If you’re a self-builder, knowing how to install cavity wall insulation (CWI) is crucial to keeping your home warm and energy efficient.
Cavity wall insulation problems can be costly to fix and will negatively affect your home's efficiency — so it's also important to get it right from the outset of your build when insulating a wall.
Below, Tim Pullen shares his best practice guide to getting the job done. As an expert in sustainable building methods, he explains how to install cavity wall insulation correctly, as well as how much insulation you will need, and the costs involved.
How to install cavity wall insulation
There is a strong argument that a cavity wall without insulation is only half a wall. The function of a wall is to keep the weather out, which does not just mean the rain, but heat as well. An increasingly important function of a wall is to keep the heat on the right side: inside in winter and outside in summer. Which means installing insulation, and in the right way to avoid cavity wall insulation problems.
Getting cavity wall insulation wrong can be a disaster and expensive – as the sheer position of being inside a wall can make it very difficult to access. But there are only two fundamental issues to getting this process right:
1. Use the right amount and types of insulation. The majority of expense is in the work involved in installing it, not in the material itself.
2. correct installation. Install it with the same care and attention to detail that would be lavished on fitting out a kitchen. Bad installation is where problems will occur – be that damp penetration or loss of thermal efficiency.
How much insulation will you need?
The current requirement is to achieve a U value of not more than 0.18W/m2. But it’s quite possible that this will soon drop to 0.15W/m2 and given the cost of energy and the whole CO2 issue, it would be wise to aim for that lower figure. However, even a U value of 0.18W/m2 figure will need 100mm of rigid foam insulation (Xtratherm, Celotex CW4000 or similar) or 170mm of mineral wool.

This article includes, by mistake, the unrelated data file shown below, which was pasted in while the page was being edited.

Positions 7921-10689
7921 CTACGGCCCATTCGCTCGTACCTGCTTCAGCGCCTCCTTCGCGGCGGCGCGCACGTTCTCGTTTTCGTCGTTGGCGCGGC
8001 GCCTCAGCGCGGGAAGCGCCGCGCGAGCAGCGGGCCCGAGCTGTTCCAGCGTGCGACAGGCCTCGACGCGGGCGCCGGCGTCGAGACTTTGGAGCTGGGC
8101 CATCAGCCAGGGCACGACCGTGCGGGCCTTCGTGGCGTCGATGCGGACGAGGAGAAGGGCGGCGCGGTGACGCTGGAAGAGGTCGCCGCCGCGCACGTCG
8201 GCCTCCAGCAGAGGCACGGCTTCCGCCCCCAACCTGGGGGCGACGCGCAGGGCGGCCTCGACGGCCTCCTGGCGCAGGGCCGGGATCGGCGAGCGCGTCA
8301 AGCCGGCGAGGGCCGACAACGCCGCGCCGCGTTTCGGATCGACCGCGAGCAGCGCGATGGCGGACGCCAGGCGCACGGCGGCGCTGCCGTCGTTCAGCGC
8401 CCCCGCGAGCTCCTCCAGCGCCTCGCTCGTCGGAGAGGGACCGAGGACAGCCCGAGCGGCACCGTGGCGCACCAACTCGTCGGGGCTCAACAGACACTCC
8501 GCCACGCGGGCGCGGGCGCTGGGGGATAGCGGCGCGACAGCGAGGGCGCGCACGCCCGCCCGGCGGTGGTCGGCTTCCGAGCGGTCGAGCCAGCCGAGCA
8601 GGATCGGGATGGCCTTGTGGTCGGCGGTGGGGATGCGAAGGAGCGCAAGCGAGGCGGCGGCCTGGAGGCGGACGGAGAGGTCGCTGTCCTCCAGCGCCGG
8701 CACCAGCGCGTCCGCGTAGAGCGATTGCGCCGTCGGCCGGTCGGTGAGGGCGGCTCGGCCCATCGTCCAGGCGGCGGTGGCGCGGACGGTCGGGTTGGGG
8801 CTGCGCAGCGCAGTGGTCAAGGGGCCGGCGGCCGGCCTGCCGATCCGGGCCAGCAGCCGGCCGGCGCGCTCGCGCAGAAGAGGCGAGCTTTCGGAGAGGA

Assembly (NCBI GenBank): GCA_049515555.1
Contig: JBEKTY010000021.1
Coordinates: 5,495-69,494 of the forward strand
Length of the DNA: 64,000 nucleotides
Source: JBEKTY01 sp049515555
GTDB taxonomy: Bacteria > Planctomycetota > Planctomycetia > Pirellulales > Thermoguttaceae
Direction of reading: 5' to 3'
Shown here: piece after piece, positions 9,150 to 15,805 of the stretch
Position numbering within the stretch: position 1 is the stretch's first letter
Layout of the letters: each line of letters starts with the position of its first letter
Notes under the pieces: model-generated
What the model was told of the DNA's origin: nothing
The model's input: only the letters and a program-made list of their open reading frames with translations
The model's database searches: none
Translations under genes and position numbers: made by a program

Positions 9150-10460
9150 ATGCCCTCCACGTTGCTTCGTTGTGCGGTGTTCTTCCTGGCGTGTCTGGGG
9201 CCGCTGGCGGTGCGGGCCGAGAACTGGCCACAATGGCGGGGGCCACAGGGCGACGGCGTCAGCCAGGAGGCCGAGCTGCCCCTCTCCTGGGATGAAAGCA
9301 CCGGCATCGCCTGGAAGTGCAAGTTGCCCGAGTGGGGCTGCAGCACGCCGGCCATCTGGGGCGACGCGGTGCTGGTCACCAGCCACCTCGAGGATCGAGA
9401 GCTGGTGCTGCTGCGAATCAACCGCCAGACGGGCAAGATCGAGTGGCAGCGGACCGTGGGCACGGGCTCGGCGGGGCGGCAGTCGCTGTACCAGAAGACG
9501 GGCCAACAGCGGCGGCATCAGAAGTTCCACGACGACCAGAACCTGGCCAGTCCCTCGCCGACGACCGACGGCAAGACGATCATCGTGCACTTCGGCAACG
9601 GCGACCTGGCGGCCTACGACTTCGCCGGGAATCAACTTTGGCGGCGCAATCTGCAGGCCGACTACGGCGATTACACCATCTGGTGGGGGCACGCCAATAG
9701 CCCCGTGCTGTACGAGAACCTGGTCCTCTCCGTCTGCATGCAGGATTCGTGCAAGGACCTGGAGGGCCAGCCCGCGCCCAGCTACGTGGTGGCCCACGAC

1) Cavity wall insulation in masonry walls
Self-builders need to install 100mm of insulation and completely fill the cavity to maximise thermal performance and minimise the wall thickness. Completely filling the cavity means that using best practice on site is essential to a well-insulated and watertight wall. The key areas to address are:
- Mortar joints – perps and horizontal – for both skins must be solidly filled with mortar without gaps.
- Mortar droppings must be removed from cavity ties and the bottom of the cavity kept free of droppings.
- Excess mortar must be removed flush from both inner and outer skins.
- Each row of insulation boards should be supported with at least two wall ties.
- The insulation must be in tight, in flush contact with the inner leaf of the wall.
- There must be no gaps between insulation boards. If necessary, joints should be taped to ensure gaps are closed.
- With fully filled insulation, the boards need to be foil-faced to prevent moisture penetration
- Cuts to insulation boards to accept wall ties should be avoided as much as possible and where cuts are made, the gap should be filled with insulation off-cuts
- Cavity closers must themselves be insulated and insulation boards fitted flush.
To achieve the best results, it's crucial to start with high-quality insulation that's free from damage and store it correctly on-site. Insulation boards that get wet or damaged won't work effectively. One challenge is that insulation is typically added to the wall cavity during construction, which can expose it to moisture overnight. It's important to ensure the top of the wall is well weatherproofed as construction progresses to maintain insulation performance.
When using wall ties, plastic ones are ideal for preventing heat loss, but if not available, some bricklayers may opt for steel ties, which should not penetrate the inner wall by more than 25mm.
2) Cavity wall insulation for timber-frame walls
When dealing with timber frame walls, you don't have to worry about fitting insulation tightly to an inner layer because the timber frame serves as that layer. However, choosing the right insulation type and thickness can be a challenge. Typically, to achieve a U-value of 0.18W/m2, you'll need 140mm of rigid foam insulation, which is a standard stud thickness for timber frame construction. Thicker walls are possible but tend to be customised, especially if you're using flexible or semi-rigid insulation materials like Rockwool, wood fiber, hemp, or sheep wool.